Thursday, 23 March 2017

3D printing introduction (Anton)


My printer quickly is FDM (Fused deposition modeling) type, means that it material (filament) is pushed with a extruder motor into the hot-end where it melts and then pushes  through small hole inside the nozzle onto the hotbed. There are dozen of other types of printers but FDM are the cheapest and well accessible.

It's sub 300 euro Prusa i3  mk2 clone made by hictop as a DIY kit, I had some conditions as minimal use of acrylic part (because they are brittle and split often), solid metal frame (so it will be rigid), heated build platform so I can print more demanding filaments in the future, support for multiple print heads but have only 1 stock so the head is not heavy. Heated bed be supported on 2 rods instead of one, I didn't wanted to have issues of bed balance when it's not fastened on multiple corners and might bend a bit. Problem is that for good first layer adherence which is very important a bed level accuracy needs to be down to 0.1mm  and I can't see that happening if the bed is supported only by 1 rod and you can bend the platform by 3mm only with your finger. So I'm very happy these conditions can be meet under 300 euro and because I omitted ready-to-print instead of saving on materials this kit saves on labor. Meaning that other clones use cheap threaded rods for Z axis while this kit uses lead screws which are far superior and do not have issues like backlash. 

Baby lamp

As first attempt I tried to print a break on every single joint "snap together" mini lamp to evaluate how easy difficult it would be to make a baby lamp as part of the meerkat family. I used flowing thingiverse files:

On the pictures it looked lovely and easy, but my experience was far away from expected. First I had handful failed prints:

And then in the end after couple days of frustrations even with finished product I was not very happy:
It's not possible to move this lamp freely, and in essence every single joint failed. Bigger snap joints broke, smaller snap joints deformed permanently. The print could slightly bigger margins between the joints and my printer could be better as well. But most importantly my filament was not suited. Was extra disappointed because the author of the file is genuine Makerbot had no proper instructions how to print it "Add light. Smile" are joke and not a instructions, what about recommended filament type, its temperatures and print speeds, recommended layer height. Print speeds may wary between the printers and temperatures warty between the filaments, but at least having 1 detailed specifics which gain good result as a reference would be helpful. Sadly this is reoccurring theme in the 3D printing community, a lot of time coolness goes before practicality. Which made me investigate more about material properties.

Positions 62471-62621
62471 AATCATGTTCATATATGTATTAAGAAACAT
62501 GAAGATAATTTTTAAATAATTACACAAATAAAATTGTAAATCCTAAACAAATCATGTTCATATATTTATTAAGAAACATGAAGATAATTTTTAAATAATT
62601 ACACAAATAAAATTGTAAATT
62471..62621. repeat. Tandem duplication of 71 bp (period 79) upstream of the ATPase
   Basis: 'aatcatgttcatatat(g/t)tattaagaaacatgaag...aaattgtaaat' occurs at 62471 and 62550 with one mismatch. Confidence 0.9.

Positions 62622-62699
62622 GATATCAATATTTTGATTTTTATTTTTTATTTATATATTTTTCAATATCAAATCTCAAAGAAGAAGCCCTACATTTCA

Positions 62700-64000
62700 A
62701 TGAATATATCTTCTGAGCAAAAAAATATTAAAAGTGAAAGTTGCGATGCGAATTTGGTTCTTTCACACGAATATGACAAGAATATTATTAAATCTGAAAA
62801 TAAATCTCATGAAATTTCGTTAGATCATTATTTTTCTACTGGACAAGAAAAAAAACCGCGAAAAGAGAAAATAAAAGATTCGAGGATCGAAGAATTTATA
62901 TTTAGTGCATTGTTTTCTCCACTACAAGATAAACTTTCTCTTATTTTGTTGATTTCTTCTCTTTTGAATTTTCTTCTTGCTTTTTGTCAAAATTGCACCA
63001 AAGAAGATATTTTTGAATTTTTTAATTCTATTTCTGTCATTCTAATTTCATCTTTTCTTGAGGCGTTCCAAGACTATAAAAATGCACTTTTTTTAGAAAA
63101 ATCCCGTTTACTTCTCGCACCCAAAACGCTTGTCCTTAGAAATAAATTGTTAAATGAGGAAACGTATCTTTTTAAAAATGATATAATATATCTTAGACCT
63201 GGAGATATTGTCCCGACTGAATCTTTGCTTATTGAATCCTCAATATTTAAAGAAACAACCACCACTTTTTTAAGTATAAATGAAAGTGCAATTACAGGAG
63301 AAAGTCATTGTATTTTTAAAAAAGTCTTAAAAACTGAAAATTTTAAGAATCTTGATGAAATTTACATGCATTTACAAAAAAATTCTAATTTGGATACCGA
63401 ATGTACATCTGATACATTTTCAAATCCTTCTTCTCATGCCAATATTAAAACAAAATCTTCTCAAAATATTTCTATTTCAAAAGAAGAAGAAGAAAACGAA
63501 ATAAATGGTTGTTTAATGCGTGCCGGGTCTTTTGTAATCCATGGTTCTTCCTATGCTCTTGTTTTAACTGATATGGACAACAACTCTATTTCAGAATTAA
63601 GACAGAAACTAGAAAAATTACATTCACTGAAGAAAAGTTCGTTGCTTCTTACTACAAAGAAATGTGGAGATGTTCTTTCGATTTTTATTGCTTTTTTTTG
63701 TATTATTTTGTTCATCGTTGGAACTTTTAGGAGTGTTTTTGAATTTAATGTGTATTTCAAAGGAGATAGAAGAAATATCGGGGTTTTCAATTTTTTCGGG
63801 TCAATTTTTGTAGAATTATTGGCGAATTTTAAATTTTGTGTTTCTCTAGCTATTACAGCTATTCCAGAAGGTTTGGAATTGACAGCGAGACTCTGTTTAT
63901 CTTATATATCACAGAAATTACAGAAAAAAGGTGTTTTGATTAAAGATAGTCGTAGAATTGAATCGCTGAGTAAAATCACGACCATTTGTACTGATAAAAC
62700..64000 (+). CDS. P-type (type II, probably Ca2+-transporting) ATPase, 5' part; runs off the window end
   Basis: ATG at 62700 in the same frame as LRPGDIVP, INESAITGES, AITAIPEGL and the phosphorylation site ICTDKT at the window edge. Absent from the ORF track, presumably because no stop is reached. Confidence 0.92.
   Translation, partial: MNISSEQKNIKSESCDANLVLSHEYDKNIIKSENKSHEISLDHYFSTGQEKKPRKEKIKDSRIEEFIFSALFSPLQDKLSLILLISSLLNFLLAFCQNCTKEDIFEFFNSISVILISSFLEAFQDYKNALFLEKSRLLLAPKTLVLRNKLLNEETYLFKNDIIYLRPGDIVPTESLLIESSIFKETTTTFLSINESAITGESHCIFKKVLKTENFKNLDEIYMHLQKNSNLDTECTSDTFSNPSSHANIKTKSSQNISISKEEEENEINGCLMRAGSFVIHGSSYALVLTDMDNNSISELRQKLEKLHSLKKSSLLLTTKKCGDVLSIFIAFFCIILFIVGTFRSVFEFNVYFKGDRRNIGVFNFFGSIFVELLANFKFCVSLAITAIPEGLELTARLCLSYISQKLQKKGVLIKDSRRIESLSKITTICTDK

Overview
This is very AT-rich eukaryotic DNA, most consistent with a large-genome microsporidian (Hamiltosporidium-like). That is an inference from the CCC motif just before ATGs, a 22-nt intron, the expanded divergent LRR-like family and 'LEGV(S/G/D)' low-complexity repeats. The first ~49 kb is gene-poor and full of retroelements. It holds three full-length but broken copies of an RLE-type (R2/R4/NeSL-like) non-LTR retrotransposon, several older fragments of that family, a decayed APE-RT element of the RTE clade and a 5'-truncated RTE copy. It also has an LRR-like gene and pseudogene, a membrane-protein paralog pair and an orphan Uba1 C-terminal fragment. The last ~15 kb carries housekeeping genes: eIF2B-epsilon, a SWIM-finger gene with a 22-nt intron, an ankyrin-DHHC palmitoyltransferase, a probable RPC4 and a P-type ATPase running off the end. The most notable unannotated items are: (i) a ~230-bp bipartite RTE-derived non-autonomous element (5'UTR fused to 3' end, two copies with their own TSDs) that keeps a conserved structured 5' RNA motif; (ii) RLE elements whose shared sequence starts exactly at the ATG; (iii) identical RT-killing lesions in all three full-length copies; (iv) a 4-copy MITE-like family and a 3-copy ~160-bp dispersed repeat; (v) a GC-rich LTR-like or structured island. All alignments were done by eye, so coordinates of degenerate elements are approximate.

Materials and stress strain curve

Before to me a hard material was hard stiff strong material which was opposite to soft elastic one. But there is so much more to it, the material properties are often correlate together, but that doesn't mean they are the same. For example for me hardness mean actually toughness and I had lot of terms mixed up and probably even now still sometimes I do. Even in this article I could have make mistakes, I investigated this topic for about 5-6 hours, I have only surface understanding so I apologies to people who know better and see that I talk nonsense.